The Raimondi catheters used in past VPS had a firm tip to avoid kinking. There was concern that this characteristic could contribute to organ perforation. However, in our case, the distal end of the Strata catheter (Medtronic, Inc. Minneapolis, MN) was soft and not reinforced. Thus, it appears that even with the modern silastic VPS catheters, vaginal extrusion can occur in an adult.
Managing such a complication requires a multi-disciplinary team, including neurosurgeons and gynecologists. Most importantly for repair of the protrusion, a cystoscopy must be performed to prove the bladder is not damaged. Finally, before pulling the catheter out, a stitch must be placed to keep the defect in site and then tied down once the catheter has been retrieved.
Behcet's syndrome is an immune-mediated small-vessel vasculitis that disrupts mucosal membranes as well as ocular, gastrointestinal, pulmonary, and genitourinary dysfunction.  Wound healing is known to be generally impaired in this patient population. While it is unknown what caused the vaginal perforation in this particular case, a history of prior hysterectomy and chronic mucosal dysfunction may have put this patient at higher risk.
Although vary rare, vaginal extrusion can occur in patients other than children. To this end, consideration of alternative placement of the distal shunt catheter outside of the abdomen may be given in patients with a history of prior hysterectomy, gynecologic surgery, or chronic mucosal immunosuppression. Finally, if the peritoneum is ultimately used as the location for placement of the distal catheter, utilizing a shorter catheter length may be beneficial.
| References|| |
|1.||Agha FP, Amendola MA, Shirazi KK, Amendola BE, Chandler WF. Abdominal complications of ventriculoperitoneal shunts with emphasis on the role of imaging methods. Surg Gynecol Obstet 1983;156:473-8. |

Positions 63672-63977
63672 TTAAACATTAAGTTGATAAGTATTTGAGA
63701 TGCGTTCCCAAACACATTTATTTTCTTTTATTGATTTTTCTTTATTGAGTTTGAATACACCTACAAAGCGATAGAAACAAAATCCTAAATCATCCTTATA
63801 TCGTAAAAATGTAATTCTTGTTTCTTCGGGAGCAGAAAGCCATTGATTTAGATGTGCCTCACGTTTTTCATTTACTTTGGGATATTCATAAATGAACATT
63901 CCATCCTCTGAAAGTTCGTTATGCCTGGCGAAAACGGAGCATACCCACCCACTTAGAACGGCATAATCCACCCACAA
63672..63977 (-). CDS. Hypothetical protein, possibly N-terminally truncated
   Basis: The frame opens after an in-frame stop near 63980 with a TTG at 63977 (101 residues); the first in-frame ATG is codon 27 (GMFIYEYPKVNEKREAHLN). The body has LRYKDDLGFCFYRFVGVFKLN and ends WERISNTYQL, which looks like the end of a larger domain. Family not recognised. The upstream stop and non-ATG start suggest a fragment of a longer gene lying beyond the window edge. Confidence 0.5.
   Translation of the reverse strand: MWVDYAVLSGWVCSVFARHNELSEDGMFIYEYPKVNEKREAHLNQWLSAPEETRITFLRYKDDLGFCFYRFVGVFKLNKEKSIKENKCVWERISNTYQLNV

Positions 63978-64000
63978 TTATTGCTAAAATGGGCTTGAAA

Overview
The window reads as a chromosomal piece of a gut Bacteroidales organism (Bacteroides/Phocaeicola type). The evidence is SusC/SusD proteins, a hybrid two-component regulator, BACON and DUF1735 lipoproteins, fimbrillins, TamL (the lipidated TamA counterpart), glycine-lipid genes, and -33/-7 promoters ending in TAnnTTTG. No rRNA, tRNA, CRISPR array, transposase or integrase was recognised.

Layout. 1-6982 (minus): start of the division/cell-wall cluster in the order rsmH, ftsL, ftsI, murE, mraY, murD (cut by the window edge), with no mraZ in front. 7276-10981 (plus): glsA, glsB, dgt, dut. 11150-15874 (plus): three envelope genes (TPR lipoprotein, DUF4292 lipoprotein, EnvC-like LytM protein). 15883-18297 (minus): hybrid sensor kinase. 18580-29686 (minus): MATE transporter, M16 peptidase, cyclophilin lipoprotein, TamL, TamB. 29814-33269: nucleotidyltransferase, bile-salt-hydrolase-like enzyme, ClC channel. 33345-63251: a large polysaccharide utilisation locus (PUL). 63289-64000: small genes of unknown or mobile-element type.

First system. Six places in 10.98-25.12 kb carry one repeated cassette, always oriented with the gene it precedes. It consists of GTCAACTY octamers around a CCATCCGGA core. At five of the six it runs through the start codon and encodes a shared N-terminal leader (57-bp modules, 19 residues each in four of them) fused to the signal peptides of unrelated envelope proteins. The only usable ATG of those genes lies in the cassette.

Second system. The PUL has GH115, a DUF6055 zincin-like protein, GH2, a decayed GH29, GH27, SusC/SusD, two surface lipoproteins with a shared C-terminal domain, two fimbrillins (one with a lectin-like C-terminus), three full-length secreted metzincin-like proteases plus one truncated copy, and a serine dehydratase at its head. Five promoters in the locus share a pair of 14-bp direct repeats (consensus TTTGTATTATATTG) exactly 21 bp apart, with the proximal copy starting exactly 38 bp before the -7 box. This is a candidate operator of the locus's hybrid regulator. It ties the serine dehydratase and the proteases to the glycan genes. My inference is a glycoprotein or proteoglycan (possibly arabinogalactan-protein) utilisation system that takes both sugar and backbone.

|2.||Mozingo JR, Cauthen JC. Vaginal perforation by a raimondi peritoneal catheter in an adult. Surg Neurol 1974;2:195-6. |
|3.||Akcora B, Serarslan Y, Sangun O. Bowel perforation and transanal protrusion of a ventriculoperitoneal shunt catheter. Pediatr Neurosurg 2006;42:129-31. |
|4.||Eichel L, Allende R, Mevorach RA, Hulbert WC, Rabinowitz R. Bladder calculus formation and urinary retention secondary to perforation of a normal bladder by a ventriculoperitoneal shunt. Urology 2002;60:344. |
|5.||Fewel ME, Garton HJ. Migration of distal ventriculoperitoneal shunt catheter into the heart. Case report and review of the literature. J Neurosurg 2004;100 (Suppl Pediatrics 2):206-11. |
|6.||Wilson CB, Bertan V. Perforation of the bowel complicating peritoneal shunt for hydrocephalus. Report of two cases. Am Surg 1966;32:601-3. |
|7.||Celik A, Ergün O, Arda MS, Yurtseven T, Erºahin Y, Balik E. The incidence of inguinal complications after ventriculoperitoneal shunt for hydrocephalus. Childs Nerv Syst 2005;21:44-7. |
|8.||Adeloye A. Spontaneous extrusion of the abdominal tube through the umbilicus complicating peritoneal shunt for hydrocephalus. Case report. J Neurosurg 1973;38:758-60. |
|9.||de Aguiar GB, Mizrahi C, Aquino JH, Tavares CM, Telles C, Nigri F, et al. Urethral extrusion of a peritoneal catheter in a patient with a neobladder: A rare complication of shunt insertion. Neuropediatrics 2011:42:124-7. |
|10.||Löhrer R, Eming R, Wolfrum N, Krieg T, Eming SA. Autoinflammatory diseases as cause of wound healing defects. Hautarzt 2011;62:524-33. |
[Figure 1], [Figure 2]